Sabrina snatched the package from his fingers with a “Quit that!”  Followed by a “I can’t wait any longer; I’ve at least got to get some roughs started.”  Then, a  “Could you please be a dear and put some coffee on?”

Chris shook his head.  “No,” he said to her, “but I can be The World’s Cutest Todd and do it.”  He turned and waggled his big bushy tail at her and disappeared again into the bowels of the kitchen.

Sabrina dropped the gizmo back into the box and pushed it to the center of the table.  She opened the other and gasped when she removed three leather pieces, each buckled into a circle, the smaller two joined to the middle one by a long thin shiny golden chain. The center one was bigger than the other two, and a ZZ Studios UPC tag dangled from one of the buckles.

A little pink envelope was taped to it.  Sabrina opened it and removed a card with Zig Zag’s pawwriting on it.

Hi Sabrina!
I looked up Chris Foxx’s customer record
and picked this out for you!

See you in 2 weeks!




Sabrina blushed hard as she quickly shoved it back into the box and under the table!


“She wants flowers,” Chris told Dexter in the break room.

“You don’t like flowers?” Dexter asked as he shook artificial creamer into his coffee.

“Not on my couch,” Chris replied.  “We were out shopping, sounds innocent enough, right?  Sabrina’s picking up things for the house; y’know, paper towel holder, soap dish, stuff girls buy, right?  Comforter for the bed, which is nice I’ll admit.”


“She saw this couch … ”

“In fairness,” Dexter interrupted, raising a paw, “your couch should be replaced.”

Chris put his paws on his hips.  “What’s wrong with my couch?” he asked.  “It’s comfortable.  It has character.”

“It developed language skills,” Dexter told him.

Chris blew a raspberry.  “Anyway, she saw this couch and loveseat … it’s white, has little tiny flowers all over it.”

Dexter took a drink of his morning coffee.  “Sounds very nice,” he commented.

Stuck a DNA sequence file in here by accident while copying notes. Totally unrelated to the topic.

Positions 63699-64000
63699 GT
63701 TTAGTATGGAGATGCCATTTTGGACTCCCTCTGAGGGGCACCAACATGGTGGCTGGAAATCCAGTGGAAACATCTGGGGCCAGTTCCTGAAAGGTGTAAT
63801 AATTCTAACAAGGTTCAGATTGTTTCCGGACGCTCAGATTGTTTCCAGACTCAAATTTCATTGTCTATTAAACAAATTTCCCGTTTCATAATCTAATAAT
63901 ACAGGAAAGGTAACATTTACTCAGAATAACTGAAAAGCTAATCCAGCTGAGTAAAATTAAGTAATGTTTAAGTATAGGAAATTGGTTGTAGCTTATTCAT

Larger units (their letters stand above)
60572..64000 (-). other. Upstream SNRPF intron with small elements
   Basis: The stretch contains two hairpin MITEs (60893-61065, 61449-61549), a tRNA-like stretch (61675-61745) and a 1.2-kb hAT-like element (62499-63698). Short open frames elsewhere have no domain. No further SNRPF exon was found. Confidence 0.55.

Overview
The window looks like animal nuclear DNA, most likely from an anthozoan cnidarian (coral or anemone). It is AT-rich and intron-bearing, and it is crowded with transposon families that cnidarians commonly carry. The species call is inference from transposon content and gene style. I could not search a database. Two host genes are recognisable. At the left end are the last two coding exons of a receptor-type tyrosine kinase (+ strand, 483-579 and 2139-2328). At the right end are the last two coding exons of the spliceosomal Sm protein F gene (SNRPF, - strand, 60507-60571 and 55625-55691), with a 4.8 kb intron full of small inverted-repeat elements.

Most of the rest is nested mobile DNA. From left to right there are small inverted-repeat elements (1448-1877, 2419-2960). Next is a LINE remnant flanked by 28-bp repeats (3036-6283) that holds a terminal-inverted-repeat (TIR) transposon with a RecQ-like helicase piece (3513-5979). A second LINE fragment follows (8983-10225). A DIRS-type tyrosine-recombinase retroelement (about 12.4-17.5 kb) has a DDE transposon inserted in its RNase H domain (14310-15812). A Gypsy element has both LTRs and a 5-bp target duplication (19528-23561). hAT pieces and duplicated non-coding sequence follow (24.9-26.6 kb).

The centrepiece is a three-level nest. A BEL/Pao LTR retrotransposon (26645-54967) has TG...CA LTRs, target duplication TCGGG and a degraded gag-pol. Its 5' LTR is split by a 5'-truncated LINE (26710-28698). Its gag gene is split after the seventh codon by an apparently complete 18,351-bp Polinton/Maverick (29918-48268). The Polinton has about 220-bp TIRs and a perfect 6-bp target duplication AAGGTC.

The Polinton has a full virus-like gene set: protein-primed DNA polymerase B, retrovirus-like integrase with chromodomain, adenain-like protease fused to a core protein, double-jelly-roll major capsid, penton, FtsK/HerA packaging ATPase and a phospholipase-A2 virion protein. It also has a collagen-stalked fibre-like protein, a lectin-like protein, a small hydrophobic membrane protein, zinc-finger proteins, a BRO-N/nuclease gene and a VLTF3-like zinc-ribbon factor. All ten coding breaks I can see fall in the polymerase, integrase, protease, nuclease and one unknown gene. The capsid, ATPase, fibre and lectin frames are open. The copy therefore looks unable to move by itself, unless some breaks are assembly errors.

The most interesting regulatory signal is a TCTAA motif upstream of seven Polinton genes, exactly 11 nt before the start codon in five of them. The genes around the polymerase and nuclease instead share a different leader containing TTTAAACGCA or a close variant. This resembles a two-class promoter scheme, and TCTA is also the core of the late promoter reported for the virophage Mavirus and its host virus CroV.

“I’m a guy,” Chris explained with arms outstretched.  “Guys don’t have tiny flowers all over their couch.”

“We used to,” Dexter said, closing his eyes halfway and reminiscing.  “Man, that was comfortable.  Broke my heart when we had to get rid of it.  We couldn’t break Robin from jumping on the cushions … ”

“Dex, I don’t like it!”

Dexter shrugged.  “Then tell Sabrina you don’t like it.”

“I can’t tell Sabrina I don’t like it,” Chris said as his left paw slapped his thigh.  He suddenly became aware of other employees in the breakroom, and lowered his voice.  “She likes it.”

“I see the dilemma.”  Dexter dropped two quarters in the honor box and took a prepackaged Danish for his breakfast.

Chris shrugged.  “What should I do?”

“Well,” Dexter started, “take a look at this.”  He pointed to the employee bulletin board.”

“What?”  Chris walked up and scanned the notices.  “I don’t see where y -- ”

When he’d turned back around, Dexter was gone.


Sabrina drove into ZZ Studios’ parking lot into the space she’d almost always used when she worked there full-time only a month and a half before.

She walked around and took out the box and her portfolio from the trunk and carried them to the door.  She got it opened enough to get the box to wedge it open, and just as she dropped her folio a familiar voice called her name and came running to stretch out a paw to hold the door open for her.

“Sabrina!  My God, how are you!” cried Cissy, Zig Zag’s ingénue.  She darted out and picked up Sabrina’s case and leapt back inside.

“Fine, thank you,” Sabrina said.  She took a look at the old familiar surroundings, save for the newer posters of the newer videos, and felt a smile break across her muzzle.  “I never thought I’d say this when I’d started here last spring, but it feels good to be back.”  Her nostrils caught the scent of the cleaning solutions all adult entertainment places seem to use.

“Well, I for one am glad to see you again. And I know everyone else will be, too.”  The albino mink jabbed her thumb toward the door to the offices and studios.  “We’re on a five.  Zig Zag’s on the phone in her office; wanna go on back, or should I announce you?”

“Nah, I’ll go on back.  Thanks.”  Sabrina collected her folio and went back.  Down the hall she could hear Zig Zag’s voice coming from her office.  She poked her head in.

“ … no … no, we don’t do appearances … ”  The timbre of Zig Zag’s voice was becoming edgier; whoever was on the other end was getting on her nerves.  “Yes, that was real … yes, she really did, and later we sliced that cucumber up for a salad.”  Then she caught sight of Sabrina and sported a big smile, waving her paw in a motion to come inside.

“Go away.”  She hung up the phone and ran around the end of her desk.  “Sabrina!  Doll, it’s so good to see you!”

Sabrina had just managed to set everything down on a chair when Zig Zag ran headlong into her and gave her a tight hug, holding onto her just a little longer than Sabrina was comfortable with.